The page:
Q: I purchased an oak leaf hydrangea back in the spring. It’s still in a two-gallon pot, doing very well. Is it too late in the season to plant it outside? Brenda Allen, email
A: There’s no reason not to plant your hydrangea, as well as other potted shrubs, in late fall through early winter. The soil will be plenty warm enough to help roots grow between now and January. There is no reason to fertilize now but be sure to loosen a wide area around the planting spot so the roots can expand easily.
Q: Deer ate all the leaves off of my four-foot tall Japanese maple. Will it survive if I bring it into our sunroom this winter? Rick Davis, Dunwoody
A: I think there’s a good chance your Japanese maple will sprout leaves next year without much problem. It has completed much of the photosynthesis it needs for next year during the past growing season and it was preparing to drop its leaves when the deer came by. If the branch tips were chewed off, that might be more problematic but I still predict you will have plenty of leaves. Fertilize the tree in late February with a slow release product like Holly-Tone or Milorganite. There is no need to bring it inside.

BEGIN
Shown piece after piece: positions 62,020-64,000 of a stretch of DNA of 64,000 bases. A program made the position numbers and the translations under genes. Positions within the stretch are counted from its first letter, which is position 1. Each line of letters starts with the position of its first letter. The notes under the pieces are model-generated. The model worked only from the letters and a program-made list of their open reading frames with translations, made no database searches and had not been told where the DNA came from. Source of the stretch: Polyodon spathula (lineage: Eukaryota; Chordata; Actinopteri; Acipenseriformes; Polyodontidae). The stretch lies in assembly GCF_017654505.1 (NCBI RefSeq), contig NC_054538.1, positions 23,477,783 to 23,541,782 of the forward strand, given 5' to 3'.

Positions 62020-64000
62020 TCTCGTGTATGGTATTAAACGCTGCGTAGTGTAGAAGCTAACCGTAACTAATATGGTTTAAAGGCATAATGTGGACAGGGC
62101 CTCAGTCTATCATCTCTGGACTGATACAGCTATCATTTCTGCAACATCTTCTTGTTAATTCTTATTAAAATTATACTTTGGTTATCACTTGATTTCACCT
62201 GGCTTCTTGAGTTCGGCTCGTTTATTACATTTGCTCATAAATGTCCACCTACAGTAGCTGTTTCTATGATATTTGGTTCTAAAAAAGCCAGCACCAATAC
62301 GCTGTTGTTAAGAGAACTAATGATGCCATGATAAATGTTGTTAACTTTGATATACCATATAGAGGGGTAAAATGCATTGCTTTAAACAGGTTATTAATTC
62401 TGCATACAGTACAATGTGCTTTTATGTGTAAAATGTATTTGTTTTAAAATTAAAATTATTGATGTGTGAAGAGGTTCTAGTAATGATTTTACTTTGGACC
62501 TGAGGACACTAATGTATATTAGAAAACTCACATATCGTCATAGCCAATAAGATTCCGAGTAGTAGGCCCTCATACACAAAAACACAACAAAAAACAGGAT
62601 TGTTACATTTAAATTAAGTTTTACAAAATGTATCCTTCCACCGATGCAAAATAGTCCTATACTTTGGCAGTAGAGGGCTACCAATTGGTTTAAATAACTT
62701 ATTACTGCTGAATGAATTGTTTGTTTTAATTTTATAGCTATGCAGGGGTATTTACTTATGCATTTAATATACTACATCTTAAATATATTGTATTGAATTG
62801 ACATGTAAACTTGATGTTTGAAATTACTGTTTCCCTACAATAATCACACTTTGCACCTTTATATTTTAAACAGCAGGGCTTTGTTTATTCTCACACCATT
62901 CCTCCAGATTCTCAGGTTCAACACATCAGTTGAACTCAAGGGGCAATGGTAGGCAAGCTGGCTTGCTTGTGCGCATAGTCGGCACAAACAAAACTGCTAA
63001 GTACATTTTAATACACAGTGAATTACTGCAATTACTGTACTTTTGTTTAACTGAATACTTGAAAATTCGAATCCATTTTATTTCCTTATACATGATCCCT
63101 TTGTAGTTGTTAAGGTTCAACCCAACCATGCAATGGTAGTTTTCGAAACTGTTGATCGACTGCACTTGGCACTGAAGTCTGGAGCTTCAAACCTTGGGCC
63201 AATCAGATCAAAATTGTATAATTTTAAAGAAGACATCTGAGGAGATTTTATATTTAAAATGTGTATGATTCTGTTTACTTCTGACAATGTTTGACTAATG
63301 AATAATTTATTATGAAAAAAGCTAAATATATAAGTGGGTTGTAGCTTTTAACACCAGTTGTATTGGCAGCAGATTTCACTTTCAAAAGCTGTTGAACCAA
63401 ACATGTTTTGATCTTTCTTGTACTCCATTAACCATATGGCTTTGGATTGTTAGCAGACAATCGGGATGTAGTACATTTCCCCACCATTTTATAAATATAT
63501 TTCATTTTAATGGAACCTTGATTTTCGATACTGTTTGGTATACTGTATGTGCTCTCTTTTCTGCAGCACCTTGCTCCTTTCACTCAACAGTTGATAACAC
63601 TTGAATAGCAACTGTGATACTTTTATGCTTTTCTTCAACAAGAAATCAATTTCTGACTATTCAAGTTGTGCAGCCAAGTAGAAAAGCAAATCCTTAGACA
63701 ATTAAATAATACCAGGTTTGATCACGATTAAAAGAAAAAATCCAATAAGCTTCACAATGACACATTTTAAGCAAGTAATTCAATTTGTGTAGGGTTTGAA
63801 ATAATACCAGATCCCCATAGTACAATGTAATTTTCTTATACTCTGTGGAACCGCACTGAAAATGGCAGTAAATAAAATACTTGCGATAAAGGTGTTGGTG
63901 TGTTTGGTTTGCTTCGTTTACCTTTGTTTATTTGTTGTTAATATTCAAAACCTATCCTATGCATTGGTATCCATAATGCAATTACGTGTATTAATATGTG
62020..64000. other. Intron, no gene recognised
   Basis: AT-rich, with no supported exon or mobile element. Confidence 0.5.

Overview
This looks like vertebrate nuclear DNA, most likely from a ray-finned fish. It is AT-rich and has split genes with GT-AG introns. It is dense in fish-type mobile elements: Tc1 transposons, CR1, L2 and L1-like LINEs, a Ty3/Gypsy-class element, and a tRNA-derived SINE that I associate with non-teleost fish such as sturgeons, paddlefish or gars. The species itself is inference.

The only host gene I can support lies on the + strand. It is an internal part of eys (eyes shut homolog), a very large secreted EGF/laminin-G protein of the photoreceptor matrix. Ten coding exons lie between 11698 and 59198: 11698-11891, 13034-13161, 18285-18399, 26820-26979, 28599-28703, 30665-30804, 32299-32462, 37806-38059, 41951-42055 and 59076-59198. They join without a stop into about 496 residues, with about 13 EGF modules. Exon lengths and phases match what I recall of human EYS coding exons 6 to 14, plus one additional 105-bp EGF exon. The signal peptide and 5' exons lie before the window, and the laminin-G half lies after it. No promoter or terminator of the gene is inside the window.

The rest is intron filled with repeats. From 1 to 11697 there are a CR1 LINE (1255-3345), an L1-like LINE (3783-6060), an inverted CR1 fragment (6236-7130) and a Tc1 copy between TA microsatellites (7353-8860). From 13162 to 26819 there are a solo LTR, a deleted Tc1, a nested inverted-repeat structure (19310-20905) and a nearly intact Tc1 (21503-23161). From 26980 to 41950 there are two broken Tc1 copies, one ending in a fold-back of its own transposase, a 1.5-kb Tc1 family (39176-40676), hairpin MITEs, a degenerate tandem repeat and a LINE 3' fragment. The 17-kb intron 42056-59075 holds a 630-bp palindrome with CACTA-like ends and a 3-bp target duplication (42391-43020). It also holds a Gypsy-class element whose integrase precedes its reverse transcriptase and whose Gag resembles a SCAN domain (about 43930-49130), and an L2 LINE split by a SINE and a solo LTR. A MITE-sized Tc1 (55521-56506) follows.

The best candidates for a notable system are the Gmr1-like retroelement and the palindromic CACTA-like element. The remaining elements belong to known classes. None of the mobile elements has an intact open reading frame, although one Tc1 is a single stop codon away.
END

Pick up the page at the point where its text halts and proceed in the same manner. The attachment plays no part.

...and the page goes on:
Q: I had a UGA soil test done and it recommended: “For establishment, incorporate 3 pounds of 34-0-0 per 1000 square feet into the top 4 to 6 inches of soil prior to seeding.” I just wanted to know if aerating would be enough to accomplish that, or do I have to till? Ken Pruitt, email
A: Local landscaper Lyle Collins (southerntrillium.com) says his brother-in-law, who studied turfgrass management at ABAC, has successfully seeded fescue lawns with just aerating and spreading fertilizer over the top. Nitrogen leaches fairly easily through soil. With the amount of watering done during establishment, leaching is accelerated versus normal rainfall. Tilling could be more damaging if there are trees around, when the surface roots are destroyed during the job. In addition, tilling brings up dormant weed seeds. I think you would be successful with aeration as long as the tines penetrate the soil at least two inches and there are ten aerator holes per square foot.
Q: I have a large hemlock but over the years other trees and shrubs have encroached on one side of it. I recently removed the trees and now a third of the hemlock has dead branches. Is there any way to stimulate growth on the brown side of the tree? Chris Souther, email
A: If the hemlock branches are brown, there’s no way to make them sprout new foliage. You can remove them completely. Consider installing upright evergreen plants in front of the “dead” side of the tree to screen it. Consider ‘Sky Pencil’ holly, ‘Emerald Green’ arborvitae, or ‘Blue Arrow’ (‘Skyrocket’) juniper.
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